Surina Khan, June 11, 2016, The Monterey Herald
A woman living in Monterey County most likely earns $18 an hour, just $37,710 per year, according to a recent report. She uses 60 percent of her monthly earnings for rent, and 40 percent for child care. Within her circle of five girlfriends, two have been food insecure in the last three years, one has not graduated from high school and two are currently not working. She is registered to vote but did not vote in the 2014 general election.
The Women’s Foundation of California recently partnered with the California Budget & Policy Center to release the California Women’s Well-Being Index, the first-ever online research tool that breaks down women’s well-being data for all of California’s 58 counties. We now have reliable data for every single county, including Monterey County, along five different dimensions: health, personal safety, employment and earnings, economic security and political empowerment.
So what’s the state of Monterey County when it comes to women’s well-being? The data tell us we have work to do. Overall, the county ranks 38 out of 58 counties on the five elements the index measures. Lassen and Butte counties fare a little worse and San Joaquin and Riverside are doing a little better.
The good news is that Monterey County has one of the lowest wage gaps in the California, ranking five out of 58. That means on average, women in Monterey County earn 90 cents to a man’s dollar. Compare that to California overall, where women earn 84 cents to a dollar and that’s something to celebrate.
Monterey County also leads the state in two more areas: 15.6 percent of women in the county are employed in low-wage jobs, compared to 18.3 percent statewide. Similar trends exist for unemployment — 9.6 percent of women in the county are unemployed, compared to 11 percent for California.
Unfortunately, the county’s low ranking is due to low scores on two of the five indicators: health and economic security. From 2010-14, health care coverage in the county for women ages 18 to 64 was almost the lowest in the state — 57 out of 58. That is, almost 27 percent of women in the county did not have medical insurance in those years. What’s more, the overall general health of women in Monterey County was not good — within those four years, one in four women reported fair or poor health.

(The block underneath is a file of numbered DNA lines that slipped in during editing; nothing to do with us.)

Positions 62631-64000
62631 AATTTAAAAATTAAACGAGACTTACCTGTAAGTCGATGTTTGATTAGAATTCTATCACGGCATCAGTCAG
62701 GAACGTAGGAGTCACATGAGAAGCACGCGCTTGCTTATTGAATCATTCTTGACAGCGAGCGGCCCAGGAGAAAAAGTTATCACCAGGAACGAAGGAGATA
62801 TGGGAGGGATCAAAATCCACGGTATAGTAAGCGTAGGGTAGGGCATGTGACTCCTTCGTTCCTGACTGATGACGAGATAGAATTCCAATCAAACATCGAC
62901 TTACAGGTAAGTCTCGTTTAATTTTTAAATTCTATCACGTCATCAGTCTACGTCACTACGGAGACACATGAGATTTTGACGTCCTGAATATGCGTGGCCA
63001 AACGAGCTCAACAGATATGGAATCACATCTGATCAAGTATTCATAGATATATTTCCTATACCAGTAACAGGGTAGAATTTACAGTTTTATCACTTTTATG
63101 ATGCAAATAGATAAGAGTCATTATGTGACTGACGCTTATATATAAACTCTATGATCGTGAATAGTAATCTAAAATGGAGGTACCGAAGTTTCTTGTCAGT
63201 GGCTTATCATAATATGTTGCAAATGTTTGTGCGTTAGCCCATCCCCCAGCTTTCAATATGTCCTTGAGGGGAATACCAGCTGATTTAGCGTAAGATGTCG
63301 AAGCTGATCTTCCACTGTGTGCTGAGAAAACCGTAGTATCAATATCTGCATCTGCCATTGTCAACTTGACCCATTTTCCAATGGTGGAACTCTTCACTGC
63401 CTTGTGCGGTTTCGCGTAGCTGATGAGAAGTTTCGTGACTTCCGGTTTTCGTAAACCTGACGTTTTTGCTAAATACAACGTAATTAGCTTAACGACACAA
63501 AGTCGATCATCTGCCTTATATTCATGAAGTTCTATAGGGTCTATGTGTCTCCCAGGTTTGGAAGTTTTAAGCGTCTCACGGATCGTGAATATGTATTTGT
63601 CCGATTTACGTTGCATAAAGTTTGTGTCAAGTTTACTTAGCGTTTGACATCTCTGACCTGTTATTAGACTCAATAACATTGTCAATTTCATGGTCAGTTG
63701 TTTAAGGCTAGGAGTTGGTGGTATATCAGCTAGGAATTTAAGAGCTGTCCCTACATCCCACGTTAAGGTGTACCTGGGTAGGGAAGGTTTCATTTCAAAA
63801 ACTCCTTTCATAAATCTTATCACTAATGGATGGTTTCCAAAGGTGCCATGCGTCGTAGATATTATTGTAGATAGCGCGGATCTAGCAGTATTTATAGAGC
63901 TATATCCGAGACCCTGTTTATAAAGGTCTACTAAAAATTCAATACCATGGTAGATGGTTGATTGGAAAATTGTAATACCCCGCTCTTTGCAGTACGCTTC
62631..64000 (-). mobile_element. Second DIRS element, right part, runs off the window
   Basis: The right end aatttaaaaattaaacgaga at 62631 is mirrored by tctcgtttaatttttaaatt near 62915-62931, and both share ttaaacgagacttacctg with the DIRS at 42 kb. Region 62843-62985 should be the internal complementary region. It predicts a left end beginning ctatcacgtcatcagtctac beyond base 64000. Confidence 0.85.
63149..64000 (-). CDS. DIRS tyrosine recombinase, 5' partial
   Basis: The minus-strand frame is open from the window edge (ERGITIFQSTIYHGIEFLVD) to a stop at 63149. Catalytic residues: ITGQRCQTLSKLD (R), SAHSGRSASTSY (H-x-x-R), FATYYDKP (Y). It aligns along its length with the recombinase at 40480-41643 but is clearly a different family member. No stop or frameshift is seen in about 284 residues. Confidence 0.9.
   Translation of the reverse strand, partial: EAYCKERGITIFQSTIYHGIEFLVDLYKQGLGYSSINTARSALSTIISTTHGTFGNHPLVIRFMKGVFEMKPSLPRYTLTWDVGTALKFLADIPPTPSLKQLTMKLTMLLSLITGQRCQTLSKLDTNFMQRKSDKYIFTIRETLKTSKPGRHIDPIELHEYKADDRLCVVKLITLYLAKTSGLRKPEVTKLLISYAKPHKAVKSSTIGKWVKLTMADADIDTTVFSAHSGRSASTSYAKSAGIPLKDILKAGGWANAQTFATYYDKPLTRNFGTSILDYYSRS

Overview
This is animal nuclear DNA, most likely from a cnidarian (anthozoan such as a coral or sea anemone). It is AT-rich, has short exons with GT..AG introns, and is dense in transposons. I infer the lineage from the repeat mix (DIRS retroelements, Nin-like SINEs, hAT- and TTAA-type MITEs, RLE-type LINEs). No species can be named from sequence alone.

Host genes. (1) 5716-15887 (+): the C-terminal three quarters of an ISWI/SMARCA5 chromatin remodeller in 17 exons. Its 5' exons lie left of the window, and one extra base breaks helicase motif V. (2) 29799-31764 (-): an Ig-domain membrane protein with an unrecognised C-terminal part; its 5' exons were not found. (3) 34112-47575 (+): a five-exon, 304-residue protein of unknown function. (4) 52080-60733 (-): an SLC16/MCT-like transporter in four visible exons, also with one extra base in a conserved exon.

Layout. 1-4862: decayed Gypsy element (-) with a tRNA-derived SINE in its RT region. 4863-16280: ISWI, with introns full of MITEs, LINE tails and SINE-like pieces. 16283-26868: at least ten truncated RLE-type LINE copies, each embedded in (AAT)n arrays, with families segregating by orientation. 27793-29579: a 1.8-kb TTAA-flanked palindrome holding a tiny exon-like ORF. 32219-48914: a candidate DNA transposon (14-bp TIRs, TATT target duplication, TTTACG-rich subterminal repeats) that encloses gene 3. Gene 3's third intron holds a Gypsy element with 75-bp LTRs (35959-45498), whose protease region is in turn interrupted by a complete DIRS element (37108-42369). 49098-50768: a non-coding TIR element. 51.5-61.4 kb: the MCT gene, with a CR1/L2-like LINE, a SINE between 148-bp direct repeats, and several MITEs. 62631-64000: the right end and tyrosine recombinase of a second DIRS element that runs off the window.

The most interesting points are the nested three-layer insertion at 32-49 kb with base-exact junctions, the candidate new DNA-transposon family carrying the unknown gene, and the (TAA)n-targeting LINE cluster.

Another area where Monterey County needs to improve is in economic security, which ranked 49 out of 58. That’s because the cost of housing in this county is very high, with fair market rent now comprising 60 percent of a single mother’s median income. And the annual cost of child are for an infant is 40 percent of a single mother’s income. After paying for housing and child care, a mother in Monterey County doesn’t have a single penny left over.
Monterey County also has a devastatingly low high school graduation rate. Twenty-seven percent of women in the county do not have a high school diploma. Nothing is worse for women’s economic well-being than not having a high school diploma. Education is directly proportional to economic well-being. More education almost always equals higher earnings, decreased chances of unemployment, better health outcomes and lower chances of incarceration.
The silver lining is that now that we have the data, we know we need to move into action. It will require all of us working together to improve the well-being of women not just in Monterey County but also throughout California.
The county data show the need to invest more in women and girls. As a statewide community foundation, the Women’s Foundation of California raises and invests nearly $4 million every year into grassroots organizations that work to strengthen women’s economic well-being. And we train women to become policy advocates and fight for laws that benefit women and help repeal laws that harm them. Thus far, we’ve trained 400 women who’ve passed 25 state laws.
From policymakers to businesses and voters, we can all play a part in strengthening the well-being of women in counties across the state, including Monterey. Here is how:
- Help girls graduate from high school. Invest in K-12 technical education, digital infrastructure in schools and computer science classes so when they do graduate, girls are ready to enter professions that offer living wages.
- Make child care more affordable through increased funding for early education programs and improving child care quality. To be affordable, child care should be 10 percent of a family’s budget. In Monterey County, it costs about four times that for a single mother making the median income. Such prohibitive cost keeps many women out of the workforce.
- Reduce the cost of living through reform and policy change, such as making affordable housing more available. Housing is the biggest cost for women and families and high cost of housing hits low-income households the most.
Surina Khan is the CEO of the Women’s Foundation of California.